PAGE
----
The Future Of Transit Is Nigh, And It’s Probably Autonomous

Jan 5, 2018

Excitement permeated a big ballroom in Alumni Hall on the University of Pittsburgh’s campus Thursday afternoon, where companies and public agencies gathered to share new ideas and innovations for transit.

The mobility showcase was organized by the City of Pittsburgh’s Department of Mobility and Infrastructure. The department hopes to prepare people for big changes in how they move around the region, said assistant director Alex Pazuchanics.

“A lot of the new technology that’s coming in transportation is imminent,” he said. “It’s on the road in other cities and could be on the road in Pittsburgh.”

Much of that technology involves autonomy. Vehicle manufacturer Local Motors 3-D prints self-driving shuttles called Olli, aimed at solving transit’s “first mile, last mile” problem, said David Woessner, general manager of the company’s National Harbor, Md. facility.

“To get you from your door to the train station or the train station to your office where mass transit often struggles and even Ubers and Lyfts aren’t optimal,” he said. “To be candid, Uber and Lyft haven’t quite figured out how to make their vehicles accessible to the disabled. Our vehicle will be accessible.”

Another Maryland-based company, Robotic Research, is expanding its work on autonomous systems for the military into commercial applications. At North Carolina’s Fort Bragg, the company deployed a self-driving shuttle to transport wounded soldiers from their barracks to medical appointments. Engineer Daven Bhatt said the platform, called Robotic Research Driven, could address some of the problems associated with paratransit, such as long wait times or inconsistent service.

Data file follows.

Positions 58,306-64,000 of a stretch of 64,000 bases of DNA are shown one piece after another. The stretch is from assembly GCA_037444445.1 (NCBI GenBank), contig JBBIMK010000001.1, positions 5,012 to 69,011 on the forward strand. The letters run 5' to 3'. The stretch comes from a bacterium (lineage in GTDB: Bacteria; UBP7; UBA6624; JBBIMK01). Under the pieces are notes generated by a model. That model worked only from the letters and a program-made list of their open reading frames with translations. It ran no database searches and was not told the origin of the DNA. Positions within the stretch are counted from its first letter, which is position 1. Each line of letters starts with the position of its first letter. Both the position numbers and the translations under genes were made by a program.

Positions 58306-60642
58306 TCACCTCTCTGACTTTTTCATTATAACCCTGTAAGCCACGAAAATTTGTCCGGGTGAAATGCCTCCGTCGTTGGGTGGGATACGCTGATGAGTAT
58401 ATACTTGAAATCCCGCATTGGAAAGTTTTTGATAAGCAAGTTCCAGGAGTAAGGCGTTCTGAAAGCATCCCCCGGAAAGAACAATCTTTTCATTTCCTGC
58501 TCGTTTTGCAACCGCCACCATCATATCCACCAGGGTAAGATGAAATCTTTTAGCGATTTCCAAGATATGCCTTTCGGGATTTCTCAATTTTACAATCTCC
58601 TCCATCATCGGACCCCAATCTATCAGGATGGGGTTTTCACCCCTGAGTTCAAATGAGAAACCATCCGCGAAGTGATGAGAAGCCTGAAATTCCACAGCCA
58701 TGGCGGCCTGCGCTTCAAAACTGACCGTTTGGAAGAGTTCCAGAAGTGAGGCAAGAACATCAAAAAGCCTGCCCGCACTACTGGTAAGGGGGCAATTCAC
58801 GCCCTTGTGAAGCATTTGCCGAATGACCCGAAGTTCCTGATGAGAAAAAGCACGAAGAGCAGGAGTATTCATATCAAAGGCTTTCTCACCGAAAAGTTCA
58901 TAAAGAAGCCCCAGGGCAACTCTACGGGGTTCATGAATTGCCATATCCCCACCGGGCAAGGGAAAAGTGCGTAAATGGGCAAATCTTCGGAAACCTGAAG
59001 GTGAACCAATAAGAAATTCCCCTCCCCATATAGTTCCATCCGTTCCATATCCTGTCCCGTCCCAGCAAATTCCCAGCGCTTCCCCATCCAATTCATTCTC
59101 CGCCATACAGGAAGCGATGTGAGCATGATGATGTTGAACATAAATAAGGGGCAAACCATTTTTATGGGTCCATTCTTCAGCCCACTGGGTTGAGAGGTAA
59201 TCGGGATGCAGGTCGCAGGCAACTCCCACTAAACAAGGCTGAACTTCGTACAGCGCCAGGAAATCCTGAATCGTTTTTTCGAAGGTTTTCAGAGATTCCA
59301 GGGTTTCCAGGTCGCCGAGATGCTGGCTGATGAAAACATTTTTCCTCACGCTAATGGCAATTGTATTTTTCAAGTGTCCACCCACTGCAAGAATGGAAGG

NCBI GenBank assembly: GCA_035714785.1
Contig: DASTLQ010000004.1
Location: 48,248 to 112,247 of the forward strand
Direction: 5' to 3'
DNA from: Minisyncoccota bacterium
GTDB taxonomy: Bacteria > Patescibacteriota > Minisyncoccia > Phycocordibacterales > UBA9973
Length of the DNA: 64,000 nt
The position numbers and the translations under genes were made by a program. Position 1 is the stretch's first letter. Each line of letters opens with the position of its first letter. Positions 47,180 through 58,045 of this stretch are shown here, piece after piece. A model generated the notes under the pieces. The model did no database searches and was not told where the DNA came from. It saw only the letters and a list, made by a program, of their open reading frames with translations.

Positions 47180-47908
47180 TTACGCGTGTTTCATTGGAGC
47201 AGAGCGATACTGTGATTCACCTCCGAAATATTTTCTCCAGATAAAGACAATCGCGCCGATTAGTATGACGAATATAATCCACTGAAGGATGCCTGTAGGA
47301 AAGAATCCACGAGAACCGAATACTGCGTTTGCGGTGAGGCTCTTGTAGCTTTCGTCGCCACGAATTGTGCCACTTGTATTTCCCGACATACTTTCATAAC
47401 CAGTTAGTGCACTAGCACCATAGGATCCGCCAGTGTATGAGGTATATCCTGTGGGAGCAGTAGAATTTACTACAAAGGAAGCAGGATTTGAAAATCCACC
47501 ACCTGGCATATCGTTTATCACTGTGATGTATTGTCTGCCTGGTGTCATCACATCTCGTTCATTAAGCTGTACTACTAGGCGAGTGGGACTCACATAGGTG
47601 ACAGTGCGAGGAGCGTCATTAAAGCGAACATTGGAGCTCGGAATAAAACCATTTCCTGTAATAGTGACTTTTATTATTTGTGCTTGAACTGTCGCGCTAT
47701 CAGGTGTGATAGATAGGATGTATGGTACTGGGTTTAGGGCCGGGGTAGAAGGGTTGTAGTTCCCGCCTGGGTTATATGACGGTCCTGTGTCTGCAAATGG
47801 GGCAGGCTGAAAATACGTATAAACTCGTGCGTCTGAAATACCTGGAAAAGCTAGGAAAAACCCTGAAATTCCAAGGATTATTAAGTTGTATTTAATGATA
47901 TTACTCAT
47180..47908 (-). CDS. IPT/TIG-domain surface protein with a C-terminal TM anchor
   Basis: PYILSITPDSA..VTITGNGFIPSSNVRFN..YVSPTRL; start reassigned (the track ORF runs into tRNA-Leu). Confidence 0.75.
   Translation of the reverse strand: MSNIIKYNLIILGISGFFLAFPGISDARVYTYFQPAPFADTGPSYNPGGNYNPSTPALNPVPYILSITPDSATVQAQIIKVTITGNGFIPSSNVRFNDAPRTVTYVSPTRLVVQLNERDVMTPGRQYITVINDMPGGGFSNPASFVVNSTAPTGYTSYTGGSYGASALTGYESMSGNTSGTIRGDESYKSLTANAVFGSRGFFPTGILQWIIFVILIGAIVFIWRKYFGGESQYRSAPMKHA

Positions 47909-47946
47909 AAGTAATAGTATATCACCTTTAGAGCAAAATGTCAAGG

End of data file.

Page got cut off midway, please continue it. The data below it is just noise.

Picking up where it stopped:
“It’s unfortunate that someone in a wheelchair has to wait that long just to get a ride from point A to point B,” he said. “We’re trying to really fill that niche.”

Tables around the room displayed everything from new navigation apps to futuristic transportation possibilities such as hyperloop: a system of passenger or freight trains that would travel through low-pressure tubes to allow for speeds up to 670 m.p.h. In September, the Pittsburgh-Columbus-Chicago route was selected as one of 10 semi-finalists in the Hyperloop One challenge.

“Now we’re moving on to further study and implementation,” said Nathaniel Kaelin with the Columbus-based Mid-Ohio Regional Planning Commission, which is coordinating the megaregion’s hyperloop project. “This next year we’ll be working on a feasibility study and some environmental studies and start to think about that implementation strategy.”

To accommodate innovations in transit will require the city to leave room for change, said Pazuchanics.

“Building infrastructure that’s resilient, that’s adaptive and that we’re not going in any one direction too far down the path without understanding what the lay of the land is going to look like in a few years.”

For instance, a street-lighting project is being rolled out in Pittsburgh that Pazuchanics said could act as a backbone for smart and electric vehicles. He and others in both government and industry talked about the importance of creating clear operating agreements between cities and the companies that use their streets to test and implement their technology.